Before you create a roaming user profile, you need to create each user account. Then, log on to a server as an administrator to create a network share to store the roaming user profiles, designate the groups of users to receive the roaming user profiles, and grant all users Full Control permissions.

Use the following procedures when you create and manage roaming user profiles.

Creating Roaming User Profiles

To perform the following procedure, you must be a member of the Account Operators group, Domain Admins group, or the Enterprise Admins group in Active Directory, or you must have been delegated the appropriate authority. For enhanced security, consider using the Runas command to perform this procedure.

To create a roaming user profile

  1. Open Active Directory Users and Computers.
  2. Click the domain and the OU where the user account resides.
  3. Right-click the user account for which to set a roaming profile, and then click Properties.
  4. Click the Profile tab, and then type the profile path information in Profile path. (Use the full path in each user account. For example, type \\Server\ShareName\UserName.)

Another way to populate the profile path is to use an Active Directory® Service Interfaces (ADSI) script. ADSI provides a single set of interfaces for managing resources on the network. You can use ADSI in combination with Microsoft® Visual Basic® Scripting Edition (VBScript) or JScript scripts to manage Active Directory resources such as users and services.

For information about ADSI and ADSI scripts, see the Microsoft Platform SDK link on the Web Resources page [http://go.microsoft.com/fwlink/?linkid=291] at http://www.microsoft.com/windows/reskits/webresources.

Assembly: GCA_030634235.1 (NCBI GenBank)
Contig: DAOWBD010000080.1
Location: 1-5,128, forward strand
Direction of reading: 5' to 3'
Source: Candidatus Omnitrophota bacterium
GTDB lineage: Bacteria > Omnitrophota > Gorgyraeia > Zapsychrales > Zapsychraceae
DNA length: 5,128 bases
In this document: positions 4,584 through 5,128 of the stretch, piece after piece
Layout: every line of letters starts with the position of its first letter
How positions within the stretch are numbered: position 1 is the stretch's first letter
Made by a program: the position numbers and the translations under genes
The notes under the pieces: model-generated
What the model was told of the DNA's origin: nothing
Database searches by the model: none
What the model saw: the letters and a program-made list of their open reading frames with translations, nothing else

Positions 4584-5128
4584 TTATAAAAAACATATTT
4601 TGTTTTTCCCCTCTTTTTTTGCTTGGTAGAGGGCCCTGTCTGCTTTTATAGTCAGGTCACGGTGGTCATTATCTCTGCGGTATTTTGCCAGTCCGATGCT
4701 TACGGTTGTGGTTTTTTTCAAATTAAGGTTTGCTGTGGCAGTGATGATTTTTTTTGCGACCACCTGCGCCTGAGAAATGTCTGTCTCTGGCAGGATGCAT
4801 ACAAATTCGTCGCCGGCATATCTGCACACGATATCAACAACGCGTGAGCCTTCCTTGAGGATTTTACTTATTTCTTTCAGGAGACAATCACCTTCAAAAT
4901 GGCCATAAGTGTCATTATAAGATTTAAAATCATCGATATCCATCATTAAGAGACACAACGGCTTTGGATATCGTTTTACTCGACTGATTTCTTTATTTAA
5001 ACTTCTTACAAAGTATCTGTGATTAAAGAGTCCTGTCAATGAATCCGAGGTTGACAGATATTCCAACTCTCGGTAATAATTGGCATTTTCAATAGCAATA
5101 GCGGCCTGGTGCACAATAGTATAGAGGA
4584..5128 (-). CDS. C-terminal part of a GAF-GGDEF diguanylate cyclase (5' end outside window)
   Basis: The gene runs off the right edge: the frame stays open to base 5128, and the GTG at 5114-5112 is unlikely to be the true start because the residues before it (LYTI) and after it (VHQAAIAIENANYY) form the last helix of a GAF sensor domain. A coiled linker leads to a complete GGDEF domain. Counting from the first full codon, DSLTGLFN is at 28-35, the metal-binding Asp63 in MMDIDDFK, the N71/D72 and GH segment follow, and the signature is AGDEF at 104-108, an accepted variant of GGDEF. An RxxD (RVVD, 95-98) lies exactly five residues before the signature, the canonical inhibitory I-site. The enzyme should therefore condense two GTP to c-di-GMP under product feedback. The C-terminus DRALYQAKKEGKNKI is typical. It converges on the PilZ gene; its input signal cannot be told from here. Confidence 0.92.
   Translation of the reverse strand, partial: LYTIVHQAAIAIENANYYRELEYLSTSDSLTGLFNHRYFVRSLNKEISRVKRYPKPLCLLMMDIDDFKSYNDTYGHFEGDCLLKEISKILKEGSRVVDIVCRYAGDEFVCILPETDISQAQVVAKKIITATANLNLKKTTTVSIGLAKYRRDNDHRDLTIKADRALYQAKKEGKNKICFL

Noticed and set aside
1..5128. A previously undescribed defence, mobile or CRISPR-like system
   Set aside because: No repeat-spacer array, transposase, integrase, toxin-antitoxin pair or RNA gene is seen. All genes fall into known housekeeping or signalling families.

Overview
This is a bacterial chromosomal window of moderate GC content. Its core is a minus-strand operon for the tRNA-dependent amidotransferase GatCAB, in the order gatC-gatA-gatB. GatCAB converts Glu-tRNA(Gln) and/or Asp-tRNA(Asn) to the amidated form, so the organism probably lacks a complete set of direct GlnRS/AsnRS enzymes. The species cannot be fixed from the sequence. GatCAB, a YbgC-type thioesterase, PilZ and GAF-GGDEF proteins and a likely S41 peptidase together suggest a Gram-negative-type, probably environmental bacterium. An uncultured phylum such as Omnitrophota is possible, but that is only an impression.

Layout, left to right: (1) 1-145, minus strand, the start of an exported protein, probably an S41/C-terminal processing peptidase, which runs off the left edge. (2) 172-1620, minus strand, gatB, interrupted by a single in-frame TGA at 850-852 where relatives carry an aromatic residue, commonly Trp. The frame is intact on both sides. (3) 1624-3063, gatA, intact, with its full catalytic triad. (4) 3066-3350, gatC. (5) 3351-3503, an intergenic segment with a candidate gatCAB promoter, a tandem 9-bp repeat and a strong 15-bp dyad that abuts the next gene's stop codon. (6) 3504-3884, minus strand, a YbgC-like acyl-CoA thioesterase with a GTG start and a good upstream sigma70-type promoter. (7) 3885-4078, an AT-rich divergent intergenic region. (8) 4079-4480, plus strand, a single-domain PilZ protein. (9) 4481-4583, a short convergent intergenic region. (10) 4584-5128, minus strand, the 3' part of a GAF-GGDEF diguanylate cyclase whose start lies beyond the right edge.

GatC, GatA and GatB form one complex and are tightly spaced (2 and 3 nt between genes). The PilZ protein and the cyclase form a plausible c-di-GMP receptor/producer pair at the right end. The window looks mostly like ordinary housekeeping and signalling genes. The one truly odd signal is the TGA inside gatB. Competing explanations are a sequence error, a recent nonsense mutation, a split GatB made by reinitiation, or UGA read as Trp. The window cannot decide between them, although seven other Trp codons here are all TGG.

Changing User Profile Type from Local to Roaming

Typically, a large organization has many users with local profiles. For ease of management, you might want to change many of the local profiles to roaming profiles. Moving user's data and settings from the workstation to a server reduces the user's dependence on the workstation's availability, simplifies user data management, and allows centralized account management.

To create a roaming user profile for a user that has a local profile

  1. Open Active Directory Users and Computers.
  2. Click the domain and the OU where the user account resides.
  3. Right-click the appropriate user account for which to set a roaming profile, and then click Properties.
  4. Click the Profile tab, and type the profile path information in Profile path (for example, type \\Server\ShareName\UserName).

Note To change a user's local profile to a roaming profile for a user who uses multiple computers simultaneously, the user must log off last from the computer that has the profile that the user wants to use.